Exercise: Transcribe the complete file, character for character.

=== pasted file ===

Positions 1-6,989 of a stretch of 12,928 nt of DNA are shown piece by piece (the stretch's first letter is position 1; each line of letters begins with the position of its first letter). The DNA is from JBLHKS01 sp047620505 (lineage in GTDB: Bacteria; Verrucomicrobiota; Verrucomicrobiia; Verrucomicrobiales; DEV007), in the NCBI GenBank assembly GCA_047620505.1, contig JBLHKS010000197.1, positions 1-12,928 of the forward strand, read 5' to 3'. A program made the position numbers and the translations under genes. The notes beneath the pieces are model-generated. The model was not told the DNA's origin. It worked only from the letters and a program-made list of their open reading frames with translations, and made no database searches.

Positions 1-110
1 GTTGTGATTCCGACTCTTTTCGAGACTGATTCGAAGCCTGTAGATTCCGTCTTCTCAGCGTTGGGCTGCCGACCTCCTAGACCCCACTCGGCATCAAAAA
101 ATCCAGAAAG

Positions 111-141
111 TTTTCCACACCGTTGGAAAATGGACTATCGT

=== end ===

Positions 1-6,989 of a stretch of 12,928 nt of DNA are shown piece by piece (the stretch's first letter is position 1; each line of letters begins with the position of its first letter). The DNA is from JBLHKS01 sp047620505 (lineage in GTDB: Bacteria; Verrucomicrobiota; Verrucomicrobiia; Verrucomicrobiales; DEV007), in the NCBI GenBank assembly GCA_047620505.1, contig JBLHKS010000197.1, positions 1-12,928 of the forward strand, read 5' to 3'. A program made the position numbers and the translations under genes. The notes beneath the pieces are model-generated. The model was not told the DNA's origin. It worked only from the letters and a program-made list of their open reading frames with translations, and made no database searches.

Positions 1-110
1 GTTGTGATTCCGACTCTTTTCGAGACTGATTCGAAGCCTGTAGATTCCGTCTTCTCAGCGTTGGGCTGCCGACCTCCTAGACCCCACTCGGCATCAAAAA
101 ATCCAGAAAG

Positions 111-141
111 TTTTCCACACCGTTGGAAAATGGACTATCGT